Freelance jobs help you get tech work experience.
But how do you land your first freelance job?
Here are 3 mistakes to avoid - including a bonus tip + resources at the end!
Psst: check out the first part of the freelancing series here: https://blog.entrylevel.net/p/get-tech-experience-freelancing-5-tips
“You need experience to get a job, but you need a job to get experience.”
Freelancing helps you break out of that cycle.
It’s lower-risk for the company (projects can last as little as 1 week), and can lead to a full-time job after.
Plus, you’ll get experience with soft skills like communication, stakeholder management, and negotiation.
If you’re considering freelancing now, make sure you don’t make these mistakes…
(Note: it’s usually better to take a course like EntryLevel’s so you have a portfolio you can use to get hired as a freelancer.)
“Wait…but don’t you NEED to talk about your experience to get hired?” you’re probably wondering right now.
Yes, but here’s what you SHOULDN’T do:
Talk about all your previous projects - every single one of them, including irrelevant ones
Only mention what you’ve done for previous companies or projects, like you’re listing out a requirement rather than the impact of your work
Do this instead:
Tailor your projects to the company or industry (i.e. if they’re in education, ensure your previous projects are education-related. The best way to do this is to pick a few industries you’re interested in pursuing a full-time career in, and work on projects related to that)
Ensure the company knows why you’re the best fit FOR THEM specifically, not just listing your previous experiences at them
Here’s a ChatGPT prompt to get you started (because using AI to speed up your work makes you more efficient):
You’re an expert recruiter who is coaching me on how to best tailor my application for a freelance job. I’m going to copy paste the job posting and details about the company (from their website). Please list out what projects I should showcase (include success metrics) and help me write a compelling cover letter to get hired.
Make the cover letter focused on how I am the best person to help the company achieve their goals of [insert goals here].
Here is the job posting and company details: [Copy paste job posting and company details here.]
The metrics are especially important to show how you can get the company the results they’re looking for.
For the cover letter, ChatGPT will probably write something like “I am writing to express my deep enthusiasm…”
Scrap that and be creative. Focus on the company’s problem and how YOU are the best fit to help them solve it with your experience in solving their specific problem.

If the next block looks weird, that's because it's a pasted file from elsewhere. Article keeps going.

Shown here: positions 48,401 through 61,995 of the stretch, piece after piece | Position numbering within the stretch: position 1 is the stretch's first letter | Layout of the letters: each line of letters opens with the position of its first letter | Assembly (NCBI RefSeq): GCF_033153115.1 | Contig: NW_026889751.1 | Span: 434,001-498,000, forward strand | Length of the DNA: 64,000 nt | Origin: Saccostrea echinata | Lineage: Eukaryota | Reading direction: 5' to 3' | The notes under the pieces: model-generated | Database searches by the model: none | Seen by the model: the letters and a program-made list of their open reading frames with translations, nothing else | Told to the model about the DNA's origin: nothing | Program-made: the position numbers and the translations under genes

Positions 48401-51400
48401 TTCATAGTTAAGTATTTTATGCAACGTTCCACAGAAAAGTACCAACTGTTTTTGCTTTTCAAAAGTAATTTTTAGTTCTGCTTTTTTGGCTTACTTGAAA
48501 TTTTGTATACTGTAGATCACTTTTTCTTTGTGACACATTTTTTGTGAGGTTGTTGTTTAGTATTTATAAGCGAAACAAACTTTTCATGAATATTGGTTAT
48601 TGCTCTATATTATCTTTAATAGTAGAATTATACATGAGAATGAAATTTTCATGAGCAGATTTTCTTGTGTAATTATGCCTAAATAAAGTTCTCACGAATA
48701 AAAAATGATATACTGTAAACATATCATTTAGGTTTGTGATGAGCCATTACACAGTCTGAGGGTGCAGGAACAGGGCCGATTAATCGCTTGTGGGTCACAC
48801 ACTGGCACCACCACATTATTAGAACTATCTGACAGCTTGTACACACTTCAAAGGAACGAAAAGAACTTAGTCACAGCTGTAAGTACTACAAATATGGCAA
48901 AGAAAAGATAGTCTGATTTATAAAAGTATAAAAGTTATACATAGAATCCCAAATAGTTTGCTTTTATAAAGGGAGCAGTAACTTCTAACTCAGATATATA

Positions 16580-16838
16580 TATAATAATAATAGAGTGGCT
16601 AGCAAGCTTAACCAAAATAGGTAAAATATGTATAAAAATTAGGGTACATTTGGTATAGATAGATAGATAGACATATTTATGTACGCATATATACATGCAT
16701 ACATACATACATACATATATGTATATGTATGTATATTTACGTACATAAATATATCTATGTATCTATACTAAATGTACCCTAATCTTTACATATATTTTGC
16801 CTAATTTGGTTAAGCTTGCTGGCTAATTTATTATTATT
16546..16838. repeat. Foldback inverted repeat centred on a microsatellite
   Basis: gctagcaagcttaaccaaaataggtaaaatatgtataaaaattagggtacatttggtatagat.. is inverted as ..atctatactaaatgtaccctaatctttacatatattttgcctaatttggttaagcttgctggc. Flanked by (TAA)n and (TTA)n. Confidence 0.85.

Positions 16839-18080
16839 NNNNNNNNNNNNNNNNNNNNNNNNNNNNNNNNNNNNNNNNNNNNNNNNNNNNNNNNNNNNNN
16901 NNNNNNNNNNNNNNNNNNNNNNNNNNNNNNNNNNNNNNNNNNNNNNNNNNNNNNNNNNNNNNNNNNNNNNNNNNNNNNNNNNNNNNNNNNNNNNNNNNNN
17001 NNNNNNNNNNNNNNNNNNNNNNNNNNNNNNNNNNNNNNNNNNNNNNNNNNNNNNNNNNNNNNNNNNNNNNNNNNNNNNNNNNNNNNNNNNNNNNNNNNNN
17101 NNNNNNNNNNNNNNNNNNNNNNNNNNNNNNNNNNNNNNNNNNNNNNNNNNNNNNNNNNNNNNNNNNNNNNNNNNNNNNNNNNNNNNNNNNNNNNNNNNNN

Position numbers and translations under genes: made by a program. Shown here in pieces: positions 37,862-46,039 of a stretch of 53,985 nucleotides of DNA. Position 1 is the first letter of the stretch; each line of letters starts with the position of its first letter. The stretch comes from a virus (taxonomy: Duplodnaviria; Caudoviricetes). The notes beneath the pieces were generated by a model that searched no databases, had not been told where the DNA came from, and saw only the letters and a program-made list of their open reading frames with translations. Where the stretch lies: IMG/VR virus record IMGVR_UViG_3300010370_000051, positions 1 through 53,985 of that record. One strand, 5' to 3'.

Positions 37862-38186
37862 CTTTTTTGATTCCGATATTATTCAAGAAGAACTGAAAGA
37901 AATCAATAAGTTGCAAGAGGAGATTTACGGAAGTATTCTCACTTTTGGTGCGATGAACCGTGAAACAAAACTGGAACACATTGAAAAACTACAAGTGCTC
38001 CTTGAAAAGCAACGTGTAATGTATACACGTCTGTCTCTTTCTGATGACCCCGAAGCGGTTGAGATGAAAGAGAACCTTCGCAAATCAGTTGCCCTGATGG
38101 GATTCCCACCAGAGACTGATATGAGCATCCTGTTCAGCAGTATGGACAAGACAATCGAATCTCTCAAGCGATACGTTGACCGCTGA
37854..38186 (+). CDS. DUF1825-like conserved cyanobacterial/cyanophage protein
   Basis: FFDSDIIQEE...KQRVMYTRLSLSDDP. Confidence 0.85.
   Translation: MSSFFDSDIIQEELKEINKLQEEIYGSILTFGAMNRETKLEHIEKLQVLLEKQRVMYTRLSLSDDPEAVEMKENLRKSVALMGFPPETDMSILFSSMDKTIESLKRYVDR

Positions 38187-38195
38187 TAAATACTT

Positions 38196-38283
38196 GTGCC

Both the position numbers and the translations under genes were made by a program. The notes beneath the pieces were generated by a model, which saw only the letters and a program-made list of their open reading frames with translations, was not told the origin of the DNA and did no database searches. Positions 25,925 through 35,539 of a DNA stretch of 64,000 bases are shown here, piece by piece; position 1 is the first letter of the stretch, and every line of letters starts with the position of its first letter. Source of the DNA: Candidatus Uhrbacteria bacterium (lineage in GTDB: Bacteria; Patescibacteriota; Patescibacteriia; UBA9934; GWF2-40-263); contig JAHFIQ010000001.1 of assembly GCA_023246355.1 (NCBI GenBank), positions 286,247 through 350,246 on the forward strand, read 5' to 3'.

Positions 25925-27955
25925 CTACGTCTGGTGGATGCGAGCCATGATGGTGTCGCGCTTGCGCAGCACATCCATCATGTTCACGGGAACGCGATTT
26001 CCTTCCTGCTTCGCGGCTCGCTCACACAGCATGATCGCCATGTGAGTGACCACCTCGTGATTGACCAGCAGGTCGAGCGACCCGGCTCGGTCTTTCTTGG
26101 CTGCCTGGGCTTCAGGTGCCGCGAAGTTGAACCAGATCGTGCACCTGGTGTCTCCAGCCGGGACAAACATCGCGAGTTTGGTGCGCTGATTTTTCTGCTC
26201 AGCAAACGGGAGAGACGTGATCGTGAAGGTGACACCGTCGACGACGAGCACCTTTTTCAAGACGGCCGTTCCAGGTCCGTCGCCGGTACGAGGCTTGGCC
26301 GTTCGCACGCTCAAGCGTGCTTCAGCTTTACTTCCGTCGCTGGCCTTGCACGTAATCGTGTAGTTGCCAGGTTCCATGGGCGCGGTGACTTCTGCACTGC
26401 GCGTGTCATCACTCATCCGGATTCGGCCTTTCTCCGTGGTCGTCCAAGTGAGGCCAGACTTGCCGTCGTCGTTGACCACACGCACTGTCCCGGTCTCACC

The company cares about how YOU are the perfect person to help them solve a specific problem.
If you can demonstrate you’ve solved that problem effectively, they’re more likely to hire you.
Remember: don’t make them do work to decipher why you’re the best hire.
Make it CLEAR that you are.
You can do that by only listing the most relevant projects.
If a fintech company is hiring for a newsletter writer, don’t list your other writing jobs (unless you really think it’s relevant).
They’re not looking for blogwriting samples from healthcare or other industries.
Instead, share some newsletter writing samples - preferably in the finance industry.
Even better if you can WOW them with results, which brings us to the next mistake…
Even if you have relevant experience, you need to take it one step further.
Don’t just list what you’ve done.
Impress the company with the results you got.
Instead of telling them you “wrote 23+ newsletter articles,” tell them how that impacted success metrics they care about (open rates, clickthrough rates, conversions/app signups, etc.).
You can ask ChatGPT to generate success metrics for you based on the job posting.
I’ve hired 35+ freelancers. Around 80% of them had a portfolio, whether it was an attached PDF file of previous work or a website (I prefer websites, so I don’t have to download any files).
Your portfolio will give the company more confidence that you’re the right person for the job.
Here are some platforms you can make a portfolio on below.
I’ll dive deeper into each of these resources in next week’s article.
EntryLevel (teaches you how to make a portfolio, including templates and examples)
Carrd (easy site builder)
Notion (a document you can turn into a website)
Wix / Squarespace
UXFolio (mainly for UX designers)
Tilda (more complex, but still easier than Webflow)
Webflow (drag and drop website editor with more functionality)
You can also have your portfolio (with all your work samples) on:
PowerPoint / Google Slides (use SlidesGo for beautiful templates)
Share how you can help the company, not just listing your qualifications/experience
Show relevant projects instead of all your projects
Include metrics and the impact of your work instead of just listing what you’ve done
Have a portfolio website